Following the largest clinical ambulance trials in the world, NHS England is to implement new ambulance standards across the country.
The new system will update a decades old measurement of ambulance performance and provide a strong foundation for the future.
What are the changes?
The new standards will start to be measured and published in autumn – expected to be a date in October - although the changes required to meet them will take longer to implement. The changes focus on making sure the best, high quality, most appropriate response is provided for each patient first time.
Historically ambulance services are allowed up to 60 seconds from receiving a call to sending a vehicle. The evidence shows that this isn’t long enough.
Call handlers will be given more time to assess 999 calls that are not immediately life-threatening, which will enable them to identify patients’ needs better and send the most appropriate response.
One of the biggest differences will be the measure of all 999 calls. Instead of counting the 75% of incidents which are achieved within eight minutes, the new standards will set an average time for all calls within each category.
The categories are also changing:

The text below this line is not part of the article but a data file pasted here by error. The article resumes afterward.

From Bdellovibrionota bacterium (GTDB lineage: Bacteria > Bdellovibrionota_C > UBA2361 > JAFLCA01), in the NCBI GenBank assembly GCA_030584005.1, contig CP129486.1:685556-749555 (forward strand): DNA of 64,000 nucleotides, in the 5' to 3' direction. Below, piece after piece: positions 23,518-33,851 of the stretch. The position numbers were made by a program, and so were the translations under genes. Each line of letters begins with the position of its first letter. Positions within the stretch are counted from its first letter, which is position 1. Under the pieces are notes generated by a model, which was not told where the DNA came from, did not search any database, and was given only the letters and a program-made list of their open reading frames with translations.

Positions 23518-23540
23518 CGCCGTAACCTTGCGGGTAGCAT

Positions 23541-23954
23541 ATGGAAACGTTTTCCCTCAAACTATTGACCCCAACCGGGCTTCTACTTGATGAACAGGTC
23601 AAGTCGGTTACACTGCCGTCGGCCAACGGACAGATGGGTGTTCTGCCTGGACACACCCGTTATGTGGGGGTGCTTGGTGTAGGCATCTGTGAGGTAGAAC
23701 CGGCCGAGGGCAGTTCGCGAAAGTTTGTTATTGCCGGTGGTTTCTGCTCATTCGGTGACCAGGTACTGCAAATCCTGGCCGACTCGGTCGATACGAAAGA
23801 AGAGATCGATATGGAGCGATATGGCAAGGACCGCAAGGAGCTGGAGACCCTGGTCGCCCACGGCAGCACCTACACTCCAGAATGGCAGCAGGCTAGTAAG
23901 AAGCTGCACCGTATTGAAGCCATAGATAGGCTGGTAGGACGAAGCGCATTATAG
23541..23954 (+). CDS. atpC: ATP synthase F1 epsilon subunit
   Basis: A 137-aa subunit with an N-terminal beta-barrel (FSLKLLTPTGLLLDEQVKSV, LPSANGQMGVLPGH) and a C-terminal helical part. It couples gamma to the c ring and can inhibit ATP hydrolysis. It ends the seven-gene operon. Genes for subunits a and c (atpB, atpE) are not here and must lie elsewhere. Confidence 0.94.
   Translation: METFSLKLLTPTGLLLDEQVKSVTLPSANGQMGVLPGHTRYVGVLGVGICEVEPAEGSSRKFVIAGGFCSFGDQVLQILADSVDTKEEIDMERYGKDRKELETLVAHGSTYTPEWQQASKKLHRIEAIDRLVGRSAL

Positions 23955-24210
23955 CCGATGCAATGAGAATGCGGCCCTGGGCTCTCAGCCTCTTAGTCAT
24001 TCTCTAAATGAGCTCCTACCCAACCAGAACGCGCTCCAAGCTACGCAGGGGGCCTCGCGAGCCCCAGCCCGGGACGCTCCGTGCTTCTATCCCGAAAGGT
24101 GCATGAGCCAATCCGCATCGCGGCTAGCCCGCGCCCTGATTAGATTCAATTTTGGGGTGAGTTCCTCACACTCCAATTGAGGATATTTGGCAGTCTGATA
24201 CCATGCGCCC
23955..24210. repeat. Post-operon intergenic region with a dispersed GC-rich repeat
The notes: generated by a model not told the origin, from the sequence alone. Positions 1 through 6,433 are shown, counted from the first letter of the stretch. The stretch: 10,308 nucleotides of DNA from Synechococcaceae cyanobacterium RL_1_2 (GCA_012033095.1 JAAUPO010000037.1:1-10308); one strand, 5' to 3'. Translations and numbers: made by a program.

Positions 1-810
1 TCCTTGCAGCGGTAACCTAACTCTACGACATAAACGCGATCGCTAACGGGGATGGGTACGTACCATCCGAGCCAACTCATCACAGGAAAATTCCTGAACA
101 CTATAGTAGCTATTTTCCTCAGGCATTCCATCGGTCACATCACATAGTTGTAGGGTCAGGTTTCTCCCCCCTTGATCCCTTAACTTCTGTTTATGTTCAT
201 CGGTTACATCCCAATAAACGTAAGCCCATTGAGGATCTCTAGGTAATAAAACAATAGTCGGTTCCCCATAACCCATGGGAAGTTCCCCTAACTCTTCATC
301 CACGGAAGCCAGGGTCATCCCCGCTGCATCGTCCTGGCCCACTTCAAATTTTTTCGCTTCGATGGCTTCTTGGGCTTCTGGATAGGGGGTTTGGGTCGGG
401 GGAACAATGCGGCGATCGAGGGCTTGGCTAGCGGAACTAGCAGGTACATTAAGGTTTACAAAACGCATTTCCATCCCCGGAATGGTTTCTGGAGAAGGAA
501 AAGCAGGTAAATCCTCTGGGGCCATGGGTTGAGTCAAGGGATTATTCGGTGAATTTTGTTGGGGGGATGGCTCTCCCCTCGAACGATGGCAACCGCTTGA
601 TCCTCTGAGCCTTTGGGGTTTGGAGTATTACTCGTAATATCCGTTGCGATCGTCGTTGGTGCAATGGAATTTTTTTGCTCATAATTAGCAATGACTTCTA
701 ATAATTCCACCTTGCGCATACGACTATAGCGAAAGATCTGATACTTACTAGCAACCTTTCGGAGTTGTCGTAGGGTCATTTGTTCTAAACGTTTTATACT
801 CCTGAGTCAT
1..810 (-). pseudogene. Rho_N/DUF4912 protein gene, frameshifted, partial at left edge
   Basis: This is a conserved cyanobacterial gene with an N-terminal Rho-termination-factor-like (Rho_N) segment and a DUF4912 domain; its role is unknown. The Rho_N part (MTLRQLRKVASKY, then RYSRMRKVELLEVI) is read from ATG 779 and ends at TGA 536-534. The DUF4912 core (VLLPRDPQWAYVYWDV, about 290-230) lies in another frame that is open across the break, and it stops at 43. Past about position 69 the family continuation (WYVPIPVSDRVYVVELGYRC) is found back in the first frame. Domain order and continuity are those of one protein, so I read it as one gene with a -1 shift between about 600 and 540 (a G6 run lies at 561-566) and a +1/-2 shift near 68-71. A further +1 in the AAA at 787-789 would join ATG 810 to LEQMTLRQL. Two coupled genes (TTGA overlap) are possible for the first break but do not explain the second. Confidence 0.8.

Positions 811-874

· Category 1 is for calls about people with life-threatening injuries and illnesses. These will be responded to in an average time of seven minutes.
· Category 2 is for emergency calls. These will be responded to in an average time of 18 minutes.
· Category 3 is for urgent calls. In some instances you may be treated by ambulance staff in your own home. These types of calls will be responded to at least 9 out of 10 times within 120 minutes.
· Category 4 is for less urgent calls. In some instances you may be given advice over the telephone or referred to another service such as a GP or pharmacist. These less urgent calls will be responded to at least 9 out of 10 times within 180 minutes.
The overhaul follows calls from paramedics for the modernisation of a service developed and introduced in 1974, as well as criticism of the current system from the National Audit Office and Public Accounts Select Committee.
The new system is backed by the Association of Ambulance Chief Executives, the Royal College of Emergency Medicine, the Stroke Association and the British Heart Foundation amongst others.
Welcoming the announcement, NEAS chief operating officer Paul Liversidge said: “The way we operate needed to change to respond to these modern-days demands and target our resources to the patients who need them. More time to triage 999 calls and fewer vehicle stand-downs should also reduce stress all round as well.”